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Burning candle made from synthetic wax

Wax ( Latin cera ) is an organic compound that melts at over 40 ° C and then forms a liquid of low viscosity . Waxes are almost insoluble in water , but soluble in organic, non-polar media . Waxes can be very different in their chemical composition and origin, which is why they are now defined by their mechanical-physical properties.


The term comes from Old High German : wahs (“beeswax, wax”) like “honeycomb” and “weave”, in Indo-European “ueg” ('weave', 'tissue').


Due to the numerous groups of substances that show waxy behavior (which in practice also occur as mixtures of substances), an exact definition for waxes has not yet been found. The definition of the German Society for Fat Science is widespread : A substance is called wax if it is kneadable at 20 ° C, solid to brittle-hard, has a coarse to fine crystalline structure, is translucent to opaque in color , but not glass-like , melts above 40 ° C without decomposition, is slightly liquid above the melting point (not very viscous ), has a strongly temperature-dependent consistency and solubility and can be polished under slight pressure. If more than one of the properties listed above is not met, the substance is therefore not a wax.


Natural waxes

Carnauba wax , partially melted
Myricyl palmitate, an ingredient in beeswax

Natural waxes are divided into fossil and non-fossil (recent) waxes; they are lipids . The main components of these mixtures are esters of fatty acids (also called wax acids ) with long-chain, aliphatic , primary alcohols , the so-called fatty alcohols . These esters differ in their structure from the fats and fatty oils , which are triglycerides with fatty acids. These waxes also contain free, long-chain, aliphatic carboxylic acids , ketones , alcohols and hydrocarbons. The prototype of a wax acid is montanic acid (octacosanoic acid) C 28 H 56 O 2 . There is no precise distinction between wax acids and fatty acids, as typical fatty acids such as palmitic and stearic acid are also involved in the structure of some natural waxes . This structure results in a chemical definition of waxes in which the above-mentioned mechanical-physical properties are not necessarily met.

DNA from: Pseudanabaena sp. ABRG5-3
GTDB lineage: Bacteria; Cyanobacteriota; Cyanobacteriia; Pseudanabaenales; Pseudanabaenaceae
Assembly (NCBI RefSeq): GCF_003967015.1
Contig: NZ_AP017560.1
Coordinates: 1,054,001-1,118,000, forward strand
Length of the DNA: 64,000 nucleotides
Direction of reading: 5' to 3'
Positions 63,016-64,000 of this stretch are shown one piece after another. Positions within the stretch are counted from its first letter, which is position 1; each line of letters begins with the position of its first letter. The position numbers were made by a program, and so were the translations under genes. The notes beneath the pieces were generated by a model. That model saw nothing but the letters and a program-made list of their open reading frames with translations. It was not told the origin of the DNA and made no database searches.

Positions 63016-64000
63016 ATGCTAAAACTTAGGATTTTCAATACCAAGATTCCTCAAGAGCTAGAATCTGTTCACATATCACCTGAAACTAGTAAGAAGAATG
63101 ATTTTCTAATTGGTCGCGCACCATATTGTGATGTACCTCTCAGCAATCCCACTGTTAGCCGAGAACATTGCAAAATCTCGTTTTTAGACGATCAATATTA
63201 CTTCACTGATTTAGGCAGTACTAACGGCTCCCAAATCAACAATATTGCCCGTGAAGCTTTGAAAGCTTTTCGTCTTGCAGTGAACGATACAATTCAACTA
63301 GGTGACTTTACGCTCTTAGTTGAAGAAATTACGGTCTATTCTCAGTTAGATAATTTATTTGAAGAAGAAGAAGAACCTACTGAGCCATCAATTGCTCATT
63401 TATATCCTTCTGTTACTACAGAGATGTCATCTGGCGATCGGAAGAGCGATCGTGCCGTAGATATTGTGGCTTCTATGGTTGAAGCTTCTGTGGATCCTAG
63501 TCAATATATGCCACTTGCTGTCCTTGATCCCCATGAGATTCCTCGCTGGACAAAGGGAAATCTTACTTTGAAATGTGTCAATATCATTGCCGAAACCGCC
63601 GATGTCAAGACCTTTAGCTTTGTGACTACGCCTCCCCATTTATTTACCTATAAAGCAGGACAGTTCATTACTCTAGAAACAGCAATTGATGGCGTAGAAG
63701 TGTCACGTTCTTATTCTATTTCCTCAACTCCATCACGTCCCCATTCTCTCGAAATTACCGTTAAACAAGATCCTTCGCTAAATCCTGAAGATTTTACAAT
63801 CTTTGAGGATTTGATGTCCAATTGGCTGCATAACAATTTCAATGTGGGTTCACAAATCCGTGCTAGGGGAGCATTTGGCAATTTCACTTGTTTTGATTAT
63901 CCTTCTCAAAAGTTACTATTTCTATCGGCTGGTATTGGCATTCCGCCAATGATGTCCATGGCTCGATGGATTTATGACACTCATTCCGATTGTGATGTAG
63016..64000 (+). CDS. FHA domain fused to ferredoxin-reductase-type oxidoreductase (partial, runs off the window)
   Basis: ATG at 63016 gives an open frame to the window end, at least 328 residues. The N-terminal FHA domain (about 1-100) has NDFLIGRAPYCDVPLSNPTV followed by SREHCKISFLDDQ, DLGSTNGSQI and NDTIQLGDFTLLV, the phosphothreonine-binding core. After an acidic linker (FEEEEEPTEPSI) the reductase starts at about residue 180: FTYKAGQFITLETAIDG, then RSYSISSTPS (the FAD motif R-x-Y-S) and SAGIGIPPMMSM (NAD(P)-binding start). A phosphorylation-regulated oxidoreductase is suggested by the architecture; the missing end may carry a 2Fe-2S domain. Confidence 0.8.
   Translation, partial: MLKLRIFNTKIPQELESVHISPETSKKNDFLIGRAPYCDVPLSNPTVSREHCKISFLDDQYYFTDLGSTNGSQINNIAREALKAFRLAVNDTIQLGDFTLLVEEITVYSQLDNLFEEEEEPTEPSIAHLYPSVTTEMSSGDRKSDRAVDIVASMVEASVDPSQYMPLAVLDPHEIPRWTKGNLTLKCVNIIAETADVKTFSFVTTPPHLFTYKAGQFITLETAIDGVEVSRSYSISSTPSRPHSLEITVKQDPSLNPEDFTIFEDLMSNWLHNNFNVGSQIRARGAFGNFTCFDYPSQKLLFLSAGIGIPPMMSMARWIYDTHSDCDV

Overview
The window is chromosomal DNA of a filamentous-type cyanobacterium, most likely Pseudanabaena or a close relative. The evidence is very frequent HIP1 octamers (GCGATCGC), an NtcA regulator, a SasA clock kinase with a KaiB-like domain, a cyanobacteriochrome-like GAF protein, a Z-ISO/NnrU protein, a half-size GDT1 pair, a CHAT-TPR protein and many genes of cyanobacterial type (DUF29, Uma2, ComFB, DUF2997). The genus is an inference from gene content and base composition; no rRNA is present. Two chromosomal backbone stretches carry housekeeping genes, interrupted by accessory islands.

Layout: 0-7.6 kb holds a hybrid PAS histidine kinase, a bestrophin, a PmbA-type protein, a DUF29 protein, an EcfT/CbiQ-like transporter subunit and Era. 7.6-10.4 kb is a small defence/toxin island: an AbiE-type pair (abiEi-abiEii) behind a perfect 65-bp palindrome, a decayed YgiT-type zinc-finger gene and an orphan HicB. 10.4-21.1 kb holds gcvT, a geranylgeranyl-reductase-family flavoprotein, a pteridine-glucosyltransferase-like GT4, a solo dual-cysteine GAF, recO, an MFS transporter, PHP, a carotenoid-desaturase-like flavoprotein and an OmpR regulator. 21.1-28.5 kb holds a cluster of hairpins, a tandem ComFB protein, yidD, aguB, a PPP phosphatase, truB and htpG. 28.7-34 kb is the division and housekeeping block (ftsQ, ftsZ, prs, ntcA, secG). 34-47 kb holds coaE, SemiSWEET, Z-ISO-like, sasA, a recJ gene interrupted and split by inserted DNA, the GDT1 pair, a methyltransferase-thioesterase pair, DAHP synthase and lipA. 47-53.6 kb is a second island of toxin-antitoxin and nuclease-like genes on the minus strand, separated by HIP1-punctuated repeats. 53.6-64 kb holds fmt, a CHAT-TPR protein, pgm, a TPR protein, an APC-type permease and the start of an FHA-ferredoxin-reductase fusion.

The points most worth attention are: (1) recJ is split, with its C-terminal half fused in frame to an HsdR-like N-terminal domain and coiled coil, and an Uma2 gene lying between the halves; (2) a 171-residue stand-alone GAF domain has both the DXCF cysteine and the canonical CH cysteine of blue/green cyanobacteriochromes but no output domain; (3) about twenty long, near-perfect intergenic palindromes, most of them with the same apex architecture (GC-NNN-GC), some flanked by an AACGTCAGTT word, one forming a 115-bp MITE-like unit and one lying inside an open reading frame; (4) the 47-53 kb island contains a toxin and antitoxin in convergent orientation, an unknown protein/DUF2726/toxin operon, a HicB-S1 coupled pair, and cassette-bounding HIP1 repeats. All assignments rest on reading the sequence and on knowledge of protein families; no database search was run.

Natural waxes are usually obtained through extraction and subsequent cleaning and bleaching. Natural waxes are also refined or chemically modified for special applications.

Animal waxes

Animal waxes are, for example, wool wax , china wax , beeswax and rump gland fat , but also sebum and other insect waxes . Also spermaceti and shellac contain proportions of waxes.

Mycobacteria are the only known bacteria that form an outer shell made of special waxes, the phthiocerols .

Vegetable waxes

Wax layers on leaves and fruits have the task of protecting plants from water loss. Vegetable waxes include sugar cane wax , the carnauba wax of the carnauba wax palm, candelilla wax , which is obtained from various Euphorbiaceae , and, contrary to the name, Japan wax (berry wax) is a vegetable fat .

The jojoba oil is not composed of triglycerides and is therefore not a fixed oil , but chemically considered a liquid wax .

Other vegetable waxes are cork wax , Guarumawachs ( Calathea lutea ), ouricury ( Syagrus coronata ), Cuba palm wax ( Copernicia hospita ), esparto ( Lygeum spartum , Stipa tenacissima ), cotton wax , rice bran wax , flax wax , peat wax and Rose wax , jasmine wax or Peetha- Wax from wax gourd , as well as myrtle wax ( Myrica cerifera ) and wax fig wax ( Ficus variegata ).

Mineral / fossil waxes

Petroleum wax (mineral oil wax ), geological earth waxes ( ozokerite and the ceresin produced from it ), recent sediments of crude petroleum, the wax-rich (stuffed wax, vein wax) and low-wax (lepwax), the fossil plant waxes peat wax and montan wax (lignite derivative), they essentially consist from hydrocarbons . Petroleum distillate (petroleum derivative) that contains petroleum (slack wax) in addition to macrocrystalline, normal paraffins and microcrystalline wax. Tank bottom and tube wax can also be processed. These include soft, normal, hard paraffins (table paraffins ) (macrocrystalline), as well as microcrystalline wax (petroleum wax ), vaseline (petrolatum), the z. B. is used for candles and shoe polish .

Paraffins can also be obtained from shale oil (Messel paraffin ), brown coal smoldering (BK smoldering tar) or TTH paraffin (low-temperature hydrogenation paraffin from brown coal smoldering).

Semi-synthetic waxes